2 out of 2 people found this review helpful.

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  • Posted December 5, 2011

    A Book of Wonder - Highly Recommended

    Gott and Vanderbei's book "Sizing Up The Universe" is wonderfully written and illustrated.

    The size of the universe is actually astonishing and this book really puts that in perspective.

    You get a real understanding of our place in the cosmos.

    The printing quality and and text and picture quality are excellent and typical of a National Geographic publication.

    1 out of 1 people found this review helpful.

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  • Anonymous

    Posted December 2, 2011

    Highly Recommend - Amazing

    Excellently written, easy to understand perspective of the universe complete with illustrations and photos.

    1 out of 1 people found this review helpful.

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  • Posted December 1, 2011

    It's a Huge Gorgeous Universe

    This gorgeously illustrated tour of the universe explains the apparent and actual size of the universe and the objects in it from the earth to the cosmic microwave background. Gott and Vanderbei's book has the best presentation of the universe's scale out of the many astronomy books out there. Well done!

    1 out of 1 people found this review helpful.

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  • Posted December 1, 2011

    Astronomically great book on Universe sizes!

    This is an spectacular book on sizes in the Universe. It is clearly written and illustrated with breathtaking imagery on everything from the constituents of our Solar System to the beginning of the Universe. Many of the featured places have comparison objects displayed in the exact scale, which is perfect for putting these hard to imagine sizes into perspective. This book belongs on the reference shelves of astronomers, in the classrooms of all science teachers, and on the coffee tables of all astronomy lovers!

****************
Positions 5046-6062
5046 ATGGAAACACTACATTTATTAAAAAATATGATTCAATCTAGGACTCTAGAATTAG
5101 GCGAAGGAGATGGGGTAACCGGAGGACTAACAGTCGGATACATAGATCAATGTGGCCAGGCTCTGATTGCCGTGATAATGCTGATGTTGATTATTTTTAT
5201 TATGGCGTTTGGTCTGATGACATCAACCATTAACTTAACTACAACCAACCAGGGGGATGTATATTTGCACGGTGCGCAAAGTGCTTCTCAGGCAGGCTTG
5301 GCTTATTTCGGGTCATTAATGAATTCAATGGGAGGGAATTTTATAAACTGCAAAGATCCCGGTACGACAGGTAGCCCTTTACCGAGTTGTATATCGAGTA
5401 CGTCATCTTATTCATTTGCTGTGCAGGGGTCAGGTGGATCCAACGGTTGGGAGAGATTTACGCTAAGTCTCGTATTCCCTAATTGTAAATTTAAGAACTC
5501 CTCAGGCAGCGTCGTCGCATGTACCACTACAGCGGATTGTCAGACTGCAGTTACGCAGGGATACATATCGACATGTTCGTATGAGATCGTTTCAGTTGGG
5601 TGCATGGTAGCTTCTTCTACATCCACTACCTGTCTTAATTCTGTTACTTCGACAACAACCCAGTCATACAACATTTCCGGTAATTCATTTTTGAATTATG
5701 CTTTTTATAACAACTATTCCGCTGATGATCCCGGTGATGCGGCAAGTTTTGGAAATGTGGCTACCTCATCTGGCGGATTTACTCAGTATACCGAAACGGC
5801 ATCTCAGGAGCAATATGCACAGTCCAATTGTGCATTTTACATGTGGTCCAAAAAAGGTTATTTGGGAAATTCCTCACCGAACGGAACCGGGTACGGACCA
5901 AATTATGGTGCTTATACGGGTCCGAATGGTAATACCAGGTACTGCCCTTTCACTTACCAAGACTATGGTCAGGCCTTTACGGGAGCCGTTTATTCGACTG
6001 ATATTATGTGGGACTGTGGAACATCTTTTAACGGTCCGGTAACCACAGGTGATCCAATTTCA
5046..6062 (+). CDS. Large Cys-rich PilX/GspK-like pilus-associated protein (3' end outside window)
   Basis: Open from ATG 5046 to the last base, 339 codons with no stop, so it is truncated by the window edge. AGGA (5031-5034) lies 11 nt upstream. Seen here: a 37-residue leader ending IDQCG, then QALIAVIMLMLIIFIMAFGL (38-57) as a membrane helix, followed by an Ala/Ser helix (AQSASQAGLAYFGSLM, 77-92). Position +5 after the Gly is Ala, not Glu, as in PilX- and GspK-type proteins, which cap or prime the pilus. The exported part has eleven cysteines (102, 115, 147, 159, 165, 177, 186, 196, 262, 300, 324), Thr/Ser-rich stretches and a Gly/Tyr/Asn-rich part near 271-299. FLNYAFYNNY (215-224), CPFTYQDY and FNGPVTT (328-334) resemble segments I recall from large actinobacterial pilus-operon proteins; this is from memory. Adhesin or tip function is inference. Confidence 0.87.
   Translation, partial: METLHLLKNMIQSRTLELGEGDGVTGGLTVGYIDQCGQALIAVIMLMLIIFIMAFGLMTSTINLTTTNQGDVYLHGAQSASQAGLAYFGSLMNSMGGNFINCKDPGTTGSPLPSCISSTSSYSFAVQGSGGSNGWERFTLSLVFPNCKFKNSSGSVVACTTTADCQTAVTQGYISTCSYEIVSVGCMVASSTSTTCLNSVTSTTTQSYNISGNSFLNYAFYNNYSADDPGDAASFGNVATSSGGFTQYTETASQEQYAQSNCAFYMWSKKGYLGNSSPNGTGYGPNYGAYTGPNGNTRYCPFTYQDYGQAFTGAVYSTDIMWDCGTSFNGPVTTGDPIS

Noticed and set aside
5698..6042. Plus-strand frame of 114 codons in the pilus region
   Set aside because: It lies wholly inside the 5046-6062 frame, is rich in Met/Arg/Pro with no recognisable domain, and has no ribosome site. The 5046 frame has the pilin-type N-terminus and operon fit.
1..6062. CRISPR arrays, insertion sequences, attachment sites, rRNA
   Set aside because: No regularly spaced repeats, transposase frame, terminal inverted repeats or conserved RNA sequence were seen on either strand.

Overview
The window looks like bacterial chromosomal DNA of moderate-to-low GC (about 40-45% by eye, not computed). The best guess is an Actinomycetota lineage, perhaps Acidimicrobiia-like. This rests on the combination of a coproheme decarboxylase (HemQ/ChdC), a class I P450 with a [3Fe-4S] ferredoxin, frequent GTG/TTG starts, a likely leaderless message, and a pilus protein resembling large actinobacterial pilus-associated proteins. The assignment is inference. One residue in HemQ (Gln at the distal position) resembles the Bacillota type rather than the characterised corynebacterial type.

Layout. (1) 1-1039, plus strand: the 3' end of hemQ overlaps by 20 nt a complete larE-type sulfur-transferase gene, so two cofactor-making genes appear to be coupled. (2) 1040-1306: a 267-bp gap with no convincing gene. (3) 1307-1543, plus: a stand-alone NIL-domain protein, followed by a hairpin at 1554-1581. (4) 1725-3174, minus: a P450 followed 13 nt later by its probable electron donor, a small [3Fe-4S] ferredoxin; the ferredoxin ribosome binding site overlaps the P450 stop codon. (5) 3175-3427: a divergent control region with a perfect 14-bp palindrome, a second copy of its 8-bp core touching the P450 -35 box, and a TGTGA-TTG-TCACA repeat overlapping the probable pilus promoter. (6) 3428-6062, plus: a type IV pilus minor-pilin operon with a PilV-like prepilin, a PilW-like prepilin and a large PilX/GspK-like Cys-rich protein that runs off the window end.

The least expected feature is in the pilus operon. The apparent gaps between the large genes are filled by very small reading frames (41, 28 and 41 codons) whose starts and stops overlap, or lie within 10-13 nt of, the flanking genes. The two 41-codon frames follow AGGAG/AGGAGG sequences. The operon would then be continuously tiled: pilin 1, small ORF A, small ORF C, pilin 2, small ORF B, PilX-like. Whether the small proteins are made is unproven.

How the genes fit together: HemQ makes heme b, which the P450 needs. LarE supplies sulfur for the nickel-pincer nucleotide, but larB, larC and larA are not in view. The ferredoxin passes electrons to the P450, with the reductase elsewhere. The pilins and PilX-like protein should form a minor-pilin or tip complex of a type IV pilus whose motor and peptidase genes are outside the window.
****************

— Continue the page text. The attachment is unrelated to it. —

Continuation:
1 out of 1 people found this review helpful.

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  • Posted December 9, 2011

    Fantastic Way to represent the universe

    Extraordinarily educational. True to the title, it certainly shows the wonder of our universe.

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  • Anonymous

    Posted December 3, 2011

    A must have resource for anyone that ponders the vastness of the cosmos

    This well illustrated book uniquely depicts the vastness and wonders of the cosmos.

    What I found most useful was the discussion of the apparent size of objects, such as the comparison of our Moon with the Andromeda Galaxy, the distances within our own solar system and Milky Way galaxy, and the universe nicely illustrated with a fold out Gott-Juric Map portraying the relative distance of the major objects and structures of the known universe.

    The images are awe-inspiring and provide a realization of the vastness of objects and distances in the cosmos.

    This book is a welcome addition to my amateur astronomy collection of twenty-five years. Although I have many books and journals on the topic of the universe, our galaxy, the solar system and all associated structures and objects, this book stands out for its ability to clearly communicate complex concepts using words, breath taking images, and illustrations.

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  • Anonymous

    Posted December 3, 2011

    No text was provided for this review.